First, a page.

SweetSpot: Instant replay

How is instant replay going? I mean, beyond the arguments, delays, unhappy managers and confusing home-plate collisions.

Here some numbers from ESPN Stats & Information, entering Wednesday’s games:
  • There have been 240 replays; 112 (47 percent) have been overturned.
  • The umpires have initiated 45 of those, with nine (20 percent) overturned.
  • The most reviewed play has been a force play, with 111 reviews -- 85 of those at first base. Tag plays have seen 66 reviews, with 33 of those coming at second base (and 13 at home plate).
  • There have been 15 reviews on home-plate collisions.
  • Cubs manager Rick Renteria has challenged the most calls: 15 (winning seven of those challenges). The next highest totals belong to Clint Hurdle of the Pirates (7-for-12) and Joe Maddon of the Rays (4-for-12).
  • Atlanta’s Fredi Gonzalez and San Diego’s Bud Black are a perfect 4-for-4 on challenges.
  • The fewest challenges: Buck Showalter (Orioles), Ron Gardenhire (Twins), Terry Collins (Mets) and Mike Matheny (Cardinals) with just three each.
  • The worst percentage is Toronto’s John Gibbons, who is 1-for-7.
  • Umpires: CB Brucknor and Doug Eddings have had the most overturns, with four apiece.
  • Preseason favorite Angel Hernandez has had three overturns, as have other betting favorites Cowboy Joe West and Bob Davidson.





Here’s what I’m thinking after the end of the Giants-Pirates game that ended with Starling Marte called out at home plate and then called safe, giving the Pirates the not-so-dramatic walk-off reversal: Isn’t this exactly how we don’t want games to end? With a committee meeting?

God knows we have enough of those in the NFL and Congress.

After all, if baseball is entertainment, where does a meeting fit in? Does anybody, in the late stages of life, ever say, "I wish I had attended more meetings. Well, the ones that had the pink frosted doughnuts with sprinkles at least."

We all want the umpires to get better and we want the calls to be correct as often as possible. But more instant replay wasn’t just a demand for a higher rate of precision, but also an appeal to be more like the NFL. The NFL has instant replay and the NFL is more popular than piano-playing cats, so baseball needed it as well. We can see all the wrong calls right there on our flat screens!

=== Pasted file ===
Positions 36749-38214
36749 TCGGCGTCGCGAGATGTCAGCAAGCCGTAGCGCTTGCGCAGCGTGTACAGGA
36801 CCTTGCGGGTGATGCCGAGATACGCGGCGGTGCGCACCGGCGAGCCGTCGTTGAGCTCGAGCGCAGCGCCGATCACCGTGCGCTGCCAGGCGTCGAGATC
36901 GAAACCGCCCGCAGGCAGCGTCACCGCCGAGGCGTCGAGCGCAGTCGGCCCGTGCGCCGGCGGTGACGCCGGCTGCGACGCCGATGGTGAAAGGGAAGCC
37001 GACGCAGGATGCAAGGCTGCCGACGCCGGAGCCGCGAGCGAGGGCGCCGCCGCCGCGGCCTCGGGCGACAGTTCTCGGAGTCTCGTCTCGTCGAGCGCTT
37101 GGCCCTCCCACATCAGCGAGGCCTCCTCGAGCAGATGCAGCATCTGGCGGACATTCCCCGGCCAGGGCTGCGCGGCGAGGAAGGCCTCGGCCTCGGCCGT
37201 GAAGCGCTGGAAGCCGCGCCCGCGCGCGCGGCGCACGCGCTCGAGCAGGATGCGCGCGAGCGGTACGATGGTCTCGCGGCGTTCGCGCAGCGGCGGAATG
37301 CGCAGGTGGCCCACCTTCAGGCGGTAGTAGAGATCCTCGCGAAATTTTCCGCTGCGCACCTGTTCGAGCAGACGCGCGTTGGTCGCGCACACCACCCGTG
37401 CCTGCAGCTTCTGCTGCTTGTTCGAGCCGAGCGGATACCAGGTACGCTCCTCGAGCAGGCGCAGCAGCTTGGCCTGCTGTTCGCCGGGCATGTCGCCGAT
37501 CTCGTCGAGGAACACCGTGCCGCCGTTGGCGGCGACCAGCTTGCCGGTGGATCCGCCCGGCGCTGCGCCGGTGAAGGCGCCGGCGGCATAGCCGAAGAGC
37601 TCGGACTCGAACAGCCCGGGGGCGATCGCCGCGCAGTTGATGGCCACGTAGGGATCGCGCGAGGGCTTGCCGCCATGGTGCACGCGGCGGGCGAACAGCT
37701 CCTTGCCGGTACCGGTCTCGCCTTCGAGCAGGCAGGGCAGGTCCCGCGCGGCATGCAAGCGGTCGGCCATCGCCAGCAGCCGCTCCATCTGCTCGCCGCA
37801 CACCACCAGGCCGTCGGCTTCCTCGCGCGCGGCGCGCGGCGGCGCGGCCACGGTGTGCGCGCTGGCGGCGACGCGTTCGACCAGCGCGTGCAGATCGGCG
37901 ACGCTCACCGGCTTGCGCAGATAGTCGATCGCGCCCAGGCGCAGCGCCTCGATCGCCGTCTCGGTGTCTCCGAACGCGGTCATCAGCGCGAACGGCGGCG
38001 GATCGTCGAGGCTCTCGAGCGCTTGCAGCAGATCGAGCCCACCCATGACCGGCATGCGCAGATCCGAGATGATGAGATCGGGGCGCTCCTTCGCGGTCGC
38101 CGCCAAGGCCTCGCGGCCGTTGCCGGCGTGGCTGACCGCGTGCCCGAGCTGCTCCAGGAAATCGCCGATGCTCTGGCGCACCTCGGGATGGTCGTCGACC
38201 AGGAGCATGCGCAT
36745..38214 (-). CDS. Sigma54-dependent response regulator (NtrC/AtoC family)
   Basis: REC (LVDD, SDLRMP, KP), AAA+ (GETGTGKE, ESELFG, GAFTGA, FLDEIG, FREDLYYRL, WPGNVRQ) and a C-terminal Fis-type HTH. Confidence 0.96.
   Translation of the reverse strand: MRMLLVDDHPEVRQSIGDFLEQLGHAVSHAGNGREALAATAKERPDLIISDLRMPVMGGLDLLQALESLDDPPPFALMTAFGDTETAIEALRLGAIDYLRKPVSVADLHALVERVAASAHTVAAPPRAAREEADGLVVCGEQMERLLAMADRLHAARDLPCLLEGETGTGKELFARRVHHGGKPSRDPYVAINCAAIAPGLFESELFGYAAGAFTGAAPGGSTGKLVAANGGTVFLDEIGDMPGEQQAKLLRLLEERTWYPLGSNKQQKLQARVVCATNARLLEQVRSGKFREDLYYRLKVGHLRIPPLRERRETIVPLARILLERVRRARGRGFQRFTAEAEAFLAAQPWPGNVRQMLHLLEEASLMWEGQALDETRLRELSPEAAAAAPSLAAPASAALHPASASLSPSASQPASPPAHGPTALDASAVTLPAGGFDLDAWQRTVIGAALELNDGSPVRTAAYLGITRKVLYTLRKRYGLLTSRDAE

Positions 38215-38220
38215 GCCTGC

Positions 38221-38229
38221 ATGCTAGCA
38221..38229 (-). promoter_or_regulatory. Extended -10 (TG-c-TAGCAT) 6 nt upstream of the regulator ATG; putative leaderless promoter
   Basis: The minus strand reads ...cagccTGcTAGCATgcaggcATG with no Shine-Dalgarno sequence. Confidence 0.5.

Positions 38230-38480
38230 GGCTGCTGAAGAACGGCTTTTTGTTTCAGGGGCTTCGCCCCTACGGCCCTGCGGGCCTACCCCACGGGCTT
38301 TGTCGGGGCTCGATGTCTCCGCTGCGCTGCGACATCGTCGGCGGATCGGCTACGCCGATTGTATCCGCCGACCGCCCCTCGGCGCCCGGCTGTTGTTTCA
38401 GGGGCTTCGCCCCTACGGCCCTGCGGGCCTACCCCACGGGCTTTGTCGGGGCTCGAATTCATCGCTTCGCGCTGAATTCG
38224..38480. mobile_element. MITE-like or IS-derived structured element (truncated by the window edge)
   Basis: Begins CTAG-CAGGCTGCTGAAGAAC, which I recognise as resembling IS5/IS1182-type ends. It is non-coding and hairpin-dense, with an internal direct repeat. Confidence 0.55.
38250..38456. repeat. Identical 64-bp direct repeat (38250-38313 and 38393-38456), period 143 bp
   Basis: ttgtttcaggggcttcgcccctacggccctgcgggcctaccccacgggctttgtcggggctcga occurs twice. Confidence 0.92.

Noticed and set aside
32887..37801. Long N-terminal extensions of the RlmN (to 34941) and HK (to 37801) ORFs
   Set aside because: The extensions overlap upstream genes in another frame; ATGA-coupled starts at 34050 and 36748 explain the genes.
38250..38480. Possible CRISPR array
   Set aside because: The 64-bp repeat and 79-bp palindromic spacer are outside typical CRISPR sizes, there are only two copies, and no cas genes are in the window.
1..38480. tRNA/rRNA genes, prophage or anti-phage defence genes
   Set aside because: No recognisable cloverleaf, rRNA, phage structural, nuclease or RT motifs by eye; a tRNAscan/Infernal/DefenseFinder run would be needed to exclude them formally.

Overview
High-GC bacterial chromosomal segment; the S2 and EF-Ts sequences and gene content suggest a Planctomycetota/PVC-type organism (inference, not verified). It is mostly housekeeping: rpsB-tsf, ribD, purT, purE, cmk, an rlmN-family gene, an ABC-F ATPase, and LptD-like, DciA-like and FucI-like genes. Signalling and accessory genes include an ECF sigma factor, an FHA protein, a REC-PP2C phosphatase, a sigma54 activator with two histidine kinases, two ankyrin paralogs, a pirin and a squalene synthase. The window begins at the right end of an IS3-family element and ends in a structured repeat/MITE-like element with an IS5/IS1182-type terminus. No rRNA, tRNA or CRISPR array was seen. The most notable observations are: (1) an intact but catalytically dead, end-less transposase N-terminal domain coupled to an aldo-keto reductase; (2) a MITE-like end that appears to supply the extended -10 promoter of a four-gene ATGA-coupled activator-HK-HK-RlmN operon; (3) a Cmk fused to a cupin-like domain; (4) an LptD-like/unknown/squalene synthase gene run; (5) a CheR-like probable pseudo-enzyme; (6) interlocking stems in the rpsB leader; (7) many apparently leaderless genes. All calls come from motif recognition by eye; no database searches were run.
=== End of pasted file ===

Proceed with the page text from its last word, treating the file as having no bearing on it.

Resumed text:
But baseball is not the NFL. A baseball season lasts 162 games compared to the NFL’s 16. One wrong call in an NFL game may be exponentially more vital to the game’s outcome -- and possibly the season’s -- than one call in a baseball game. As they like to say, the calls even out over an entire season. Just don’t tell that to the 1985 Cardinals.

In the past, I’ve written that baseball needed more instant replay, primarily because it hurts the sport’s integrity when fans are watching games and seeing blown calls. But the more I think about it, is that really the case? Has anyone stopped watching on TV or stopped going to games because their favorite team got hosed in a game back on May 6? Do bad calls make you a less interested baseball fan?

So there was Starling Marte, hammering a Tim Hudson fastball high off the scoreboard in right field in Pittsburgh, blazing around the bases like he’s racing Usain Bolt, sliding into the third and then scampering home when the relay throw gets away.

"Out!"

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Camera pans to disappointed fans.

Here comes Clint Hurdle.

Review.

Review.

Fans waiting.

Review.

There’s Marte sitting in front of the dugout railing.

Review.

"Safe."

Pirates win. A little anticlimactic, to say the least.

OK, in the end the committee got the call right. Buster Posey should have applied the tag when he appeared to get the ball in ample time, but he took a step backward as he reached down to tag Marte and Marte managed to slide his hand underneath Posey's glove.

There is certainly an argument that this is exactly why baseball needs replay. Marte was safe and the Pirates deserved to win. But remember that this play was one of 245 on the night; many of them had an impact on the outcome. This just happened to be the final one.

Of course, this play was arguably complicated by the new rules on home-plate collisions. By the letter of the rule, Posey had the ball before Marte had reached home and thus had the right to block the plate. He may have stepped back on the play believing he had to give Marte a running lane.

The other argument is that we want the players deciding the games, not the umpires -- that this makes the outcome as fair as possible.

I get that. Of course, when leaving the games entirely up to the players we get corked bats and pitchers scuffing the ball and using illegal foreign substances. We get steroids and greenies and spray-on sunscreen.

Is all that stuff fair?